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U.S. Buybacks Reach Highest Level Since 2007


Members of the S&P 500 increased share buybacks by 8.6% during the third quarter to $128.2 billion up from the $118.1 billion spent on share repurchases during the second quarter, according to S&P Dow Jones Indices.

On a year-over-year basis, S&P 500 buybacks climbed 23.6% to the highest level since the fourth quarter of 2007.

“The third quarter was stronger than the 8.6% statistic shows,” says Howard Silverblatt, Senior Index Analyst at S&P Dow Jones Indices, in a statement. “The Q2 number contains the record setting $16 billion buyback from Apple. In Q3, Apple repurchased $4.9 billion in shares which was still high enough to rank as the largest expenditure for the quarter.”

Even when Apple (AAPL) is excluded from the conversation, the third quarter’s buyback increase was still a tidy 20.8%. Investors that have opted not to stock-pick among firms announcing new or engaged in active repurchase programs have been rewarded by the PowerShares Buyback Achievers Portfolio (PKW) . That ETF has surged 42.5% this year. [Buyback ETF Still Soaring]

PKW’s dominance is made even more noteworthy by the fact that Apple is not yet part of its lineup. The ETF tracks the NASDAQ US Buyback Achievers Index, which “is comprised of US securities issued by corporations that have effected a net reduction in shares outstanding of 5% or more in the trailing 12 months,” according to PowerShares.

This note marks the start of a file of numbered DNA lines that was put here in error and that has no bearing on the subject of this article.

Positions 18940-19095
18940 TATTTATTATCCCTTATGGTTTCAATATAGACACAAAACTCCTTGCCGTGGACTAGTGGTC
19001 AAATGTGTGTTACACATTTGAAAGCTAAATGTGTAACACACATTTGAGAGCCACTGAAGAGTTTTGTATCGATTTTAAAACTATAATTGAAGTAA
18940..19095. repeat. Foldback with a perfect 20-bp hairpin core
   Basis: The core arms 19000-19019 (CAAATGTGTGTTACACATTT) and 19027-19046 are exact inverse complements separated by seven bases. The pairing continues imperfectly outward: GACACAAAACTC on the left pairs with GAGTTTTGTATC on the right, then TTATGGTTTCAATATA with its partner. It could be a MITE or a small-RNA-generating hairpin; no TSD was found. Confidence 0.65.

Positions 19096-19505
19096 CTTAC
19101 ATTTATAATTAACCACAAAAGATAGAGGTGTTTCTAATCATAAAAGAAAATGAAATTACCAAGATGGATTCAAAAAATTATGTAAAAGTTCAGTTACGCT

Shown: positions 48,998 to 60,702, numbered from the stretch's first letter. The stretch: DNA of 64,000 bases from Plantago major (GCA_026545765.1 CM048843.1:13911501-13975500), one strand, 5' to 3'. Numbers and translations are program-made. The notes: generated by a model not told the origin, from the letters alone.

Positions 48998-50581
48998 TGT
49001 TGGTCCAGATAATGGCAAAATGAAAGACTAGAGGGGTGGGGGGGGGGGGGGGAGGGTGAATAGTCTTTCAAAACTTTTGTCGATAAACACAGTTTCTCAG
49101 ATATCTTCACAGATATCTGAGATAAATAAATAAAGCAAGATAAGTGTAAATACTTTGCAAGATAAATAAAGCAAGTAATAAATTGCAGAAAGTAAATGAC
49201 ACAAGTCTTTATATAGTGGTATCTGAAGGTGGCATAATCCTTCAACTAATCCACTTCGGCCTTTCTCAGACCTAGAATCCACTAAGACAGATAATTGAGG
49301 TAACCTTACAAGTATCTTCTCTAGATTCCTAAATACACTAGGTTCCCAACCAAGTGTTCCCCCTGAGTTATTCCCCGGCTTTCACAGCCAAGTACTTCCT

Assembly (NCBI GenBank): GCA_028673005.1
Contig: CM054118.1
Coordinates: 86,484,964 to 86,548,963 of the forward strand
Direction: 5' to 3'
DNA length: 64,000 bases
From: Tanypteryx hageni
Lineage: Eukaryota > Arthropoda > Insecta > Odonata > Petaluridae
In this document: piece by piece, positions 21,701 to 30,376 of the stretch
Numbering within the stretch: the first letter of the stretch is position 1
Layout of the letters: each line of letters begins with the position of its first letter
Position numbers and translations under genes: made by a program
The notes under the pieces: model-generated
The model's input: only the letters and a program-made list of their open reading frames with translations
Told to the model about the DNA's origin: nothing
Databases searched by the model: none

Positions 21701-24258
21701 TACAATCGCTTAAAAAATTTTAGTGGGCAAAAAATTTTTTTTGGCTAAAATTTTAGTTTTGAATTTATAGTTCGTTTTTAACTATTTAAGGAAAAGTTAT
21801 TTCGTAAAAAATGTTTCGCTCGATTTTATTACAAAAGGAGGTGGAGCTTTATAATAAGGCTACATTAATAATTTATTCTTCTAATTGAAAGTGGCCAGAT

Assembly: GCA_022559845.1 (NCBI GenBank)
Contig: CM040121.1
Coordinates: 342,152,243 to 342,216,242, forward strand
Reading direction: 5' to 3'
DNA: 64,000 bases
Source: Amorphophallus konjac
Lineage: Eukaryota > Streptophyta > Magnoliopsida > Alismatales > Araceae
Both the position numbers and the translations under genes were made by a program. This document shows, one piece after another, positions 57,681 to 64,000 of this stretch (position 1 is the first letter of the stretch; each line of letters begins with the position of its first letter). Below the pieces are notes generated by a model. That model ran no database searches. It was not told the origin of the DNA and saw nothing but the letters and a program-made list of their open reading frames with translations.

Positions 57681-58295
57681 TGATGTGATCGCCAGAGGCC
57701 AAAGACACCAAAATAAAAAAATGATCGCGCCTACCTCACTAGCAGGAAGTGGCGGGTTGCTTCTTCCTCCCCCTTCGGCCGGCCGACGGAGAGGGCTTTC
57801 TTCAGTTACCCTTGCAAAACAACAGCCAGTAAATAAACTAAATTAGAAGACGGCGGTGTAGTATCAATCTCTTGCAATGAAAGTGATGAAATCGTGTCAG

The technology sector accounted for a quarter of share repurchases during the third quarter while consumer discretionary names boosted their buyback activity to the tune of 65.7%, according to S&P Dow Jones. Discretionary names account for almost 34% of PKW while tech is the ETF’s third-largest sector weight at 16.5%. [Shrinkage Helping Some ETFs]

A scenario that could increase the allure of PKW is the penchant for U.S. companies to repurchase their own shares when stock prices are elevated, something that was seen in the third quarter.

“Just keeping up with the current bull market means that companies have to pay 25% more for the same number of shares they repurchased last year. However, we are starting to see excess buying, where the repurchases outnumber the issuance, and therefore reduce the share count. The lower share count leads to higher EPS, and the market likes higher EPS,” adds Silverblatt.

Of the 20 largest share repurchasers in dollar terms during the third quarter, 12 were Dow components, led by Pfizer (PFE). Of those 20 stocks, only Oracle (ORCL) and Viacom (VIAB) are significant members of PKW’s lineup.

Top 20 S&P 500 Share Repurchases Q3

Chart Courtesy: S&P Dow Jones Indices

Tom Lydon’s clients own shares of Apple.